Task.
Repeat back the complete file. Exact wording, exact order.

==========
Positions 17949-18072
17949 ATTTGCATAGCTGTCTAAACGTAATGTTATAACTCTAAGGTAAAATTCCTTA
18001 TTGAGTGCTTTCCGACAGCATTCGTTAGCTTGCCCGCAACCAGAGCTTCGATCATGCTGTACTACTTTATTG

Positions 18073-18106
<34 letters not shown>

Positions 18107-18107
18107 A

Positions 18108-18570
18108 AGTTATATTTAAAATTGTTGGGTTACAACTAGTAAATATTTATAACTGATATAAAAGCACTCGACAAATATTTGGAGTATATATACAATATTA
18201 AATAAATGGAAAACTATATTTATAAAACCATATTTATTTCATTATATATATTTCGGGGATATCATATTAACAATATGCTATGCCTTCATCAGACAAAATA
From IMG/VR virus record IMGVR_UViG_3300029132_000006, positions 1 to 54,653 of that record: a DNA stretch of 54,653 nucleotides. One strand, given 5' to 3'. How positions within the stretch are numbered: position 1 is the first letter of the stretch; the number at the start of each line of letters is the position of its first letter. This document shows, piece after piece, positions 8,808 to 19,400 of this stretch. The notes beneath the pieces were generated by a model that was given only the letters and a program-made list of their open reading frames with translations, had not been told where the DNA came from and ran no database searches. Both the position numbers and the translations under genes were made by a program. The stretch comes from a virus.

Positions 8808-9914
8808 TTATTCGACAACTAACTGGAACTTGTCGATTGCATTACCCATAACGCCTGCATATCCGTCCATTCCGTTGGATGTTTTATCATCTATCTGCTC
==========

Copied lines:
Positions 17949-18072
17949 ATTTGCATAGCTGTCTAAACGTAATGTTATAACTCTAAGGTAAAATTCCTTA
18001 TTGAGTGCTTTCCGACAGCATTCGTTAGCTTGCCCGCAACCAGAGCTTCGATCATGCTGTACTACTTTATTG

Positions 18073-18106
<34 letters not shown>

Positions 18107-18107
18107 A

Positions 18108-18570
18108 AGTTATATTTAAAATTGTTGGGTTACAACTAGTAAATATTTATAACTGATATAAAAGCACTCGACAAATATTTGGAGTATATATACAATATTA
18201 AATAAATGGAAAACTATATTTATAAAACCATATTTATTTCATTATATATATTTCGGGGATATCATATTAACAATATGCTATGCCTTCATCAGACAAAATA
From IMG/VR virus record IMGVR_UViG_3300029132_000006, positions 1 to 54,653 of that record: a DNA stretch of 54,653 nucleotides. One strand, given 5' to 3'. How positions within the stretch are numbered: position 1 is the first letter of the stretch; the number at the start of each line of letters is the position of its first letter. This document shows, piece after piece, positions 8,808 to 19,400 of this stretch. The notes beneath the pieces were generated by a model that was given only the letters and a program-made list of their open reading frames with translations, had not been told where the DNA came from and ran no database searches. Both the position numbers and the translations under genes were made by a program. The stretch comes from a virus.

Positions 8808-9914
8808 TTATTCGACAACTAACTGGAACTTGTCGATTGCATTACCCATAACGCCTGCATATCCGTCCATTCCGTTGGATGTTTTATCATCTATCTGCTC